Yokohama is set to formally bid for one of three IR licenses to be issued by the Japanese government.
According to local media reports on Monday, mayor Fumiko Hayashi will formally announce in September the city’s intention to develop an integrated resort at Yamashita Wharf.
After a long period of showing no clear movement either way, it appears that the city’s budgetary issues – the result of an aging and declining population – have led Yokohama to view an IR as the most appropriate means to boost the economy and establish a tax source for the city. There are now plans to set up a dedicated division in the municipality and for structural reinforcement.
The JPY260 million general account supplementary budget will be submitted at the third regular city meeting to be held on 2 September. The proposed spot on Yamashita Wharf, in Naka ward, covers 47 hectares and Yokohama is ready to start a public offering and the selection process for an operator once the site is approved by the Diet.
While mayor Hayashi did initially show some interest in an IR bid, she toned her rhetoric right down prior to the mayoral election in the summer of 2017 and has consistently emphasized indecision thereafter. One of the catalysts for the sudden change in direction was likely the national government’s recent movements.
The IR Development Act, established in July 2018, laid out the process from local government application to licensing to opening for business and made it clear that a maximum of three cities would be approved for such development. The first opening is expected to be in the mid-2020s and the IR Basic Policy, which will define the selection criteria, is expected to be set in place this year.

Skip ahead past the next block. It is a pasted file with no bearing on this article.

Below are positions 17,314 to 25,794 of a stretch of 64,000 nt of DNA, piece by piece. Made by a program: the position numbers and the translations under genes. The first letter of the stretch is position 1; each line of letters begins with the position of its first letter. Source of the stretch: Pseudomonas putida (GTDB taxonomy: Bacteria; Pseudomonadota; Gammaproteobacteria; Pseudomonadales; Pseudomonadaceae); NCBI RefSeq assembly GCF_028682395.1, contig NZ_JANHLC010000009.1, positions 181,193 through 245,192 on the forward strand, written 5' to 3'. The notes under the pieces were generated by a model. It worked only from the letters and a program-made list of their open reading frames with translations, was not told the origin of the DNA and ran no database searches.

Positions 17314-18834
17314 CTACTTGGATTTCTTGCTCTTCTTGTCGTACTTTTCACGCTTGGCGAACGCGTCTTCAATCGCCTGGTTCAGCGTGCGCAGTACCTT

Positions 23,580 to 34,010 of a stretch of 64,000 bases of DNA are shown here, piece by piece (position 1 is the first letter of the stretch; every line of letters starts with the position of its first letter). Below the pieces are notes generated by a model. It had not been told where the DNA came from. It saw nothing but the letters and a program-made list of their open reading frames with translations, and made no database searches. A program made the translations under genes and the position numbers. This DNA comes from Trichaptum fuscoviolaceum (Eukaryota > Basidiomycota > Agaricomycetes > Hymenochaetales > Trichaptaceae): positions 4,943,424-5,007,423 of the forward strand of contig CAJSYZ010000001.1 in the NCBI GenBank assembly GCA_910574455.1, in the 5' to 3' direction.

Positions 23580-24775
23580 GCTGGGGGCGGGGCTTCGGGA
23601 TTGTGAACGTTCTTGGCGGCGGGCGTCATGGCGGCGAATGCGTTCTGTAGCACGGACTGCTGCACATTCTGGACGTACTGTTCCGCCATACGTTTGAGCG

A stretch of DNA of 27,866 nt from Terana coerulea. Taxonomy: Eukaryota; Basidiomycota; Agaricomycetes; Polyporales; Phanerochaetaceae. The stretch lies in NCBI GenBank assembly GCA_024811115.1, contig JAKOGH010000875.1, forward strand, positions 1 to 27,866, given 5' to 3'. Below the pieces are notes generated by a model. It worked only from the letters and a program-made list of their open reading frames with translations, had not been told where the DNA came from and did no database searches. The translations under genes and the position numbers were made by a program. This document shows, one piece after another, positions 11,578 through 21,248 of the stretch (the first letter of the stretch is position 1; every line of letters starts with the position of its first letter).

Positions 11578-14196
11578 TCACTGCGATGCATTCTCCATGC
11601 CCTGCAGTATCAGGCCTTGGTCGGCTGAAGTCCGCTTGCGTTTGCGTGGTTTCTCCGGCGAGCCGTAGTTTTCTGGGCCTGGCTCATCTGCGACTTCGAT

This means that it won’t be long before competition between the bidding cities really heats up. Even Chiba prefecture, which has been researching Makuhari New City (Makuhari-shintoshin) as a prospective IR site, announced its policy to accept submission of information from the private sector this month. It looks like Yokohama felt the pressure to throw its name into the ring before other municipalities passed it by. Osaka, Wakayama and Nagasaki have already been pushing for bids and now that Yokohama is definitely in the race, others may also be forced to pick up the pace.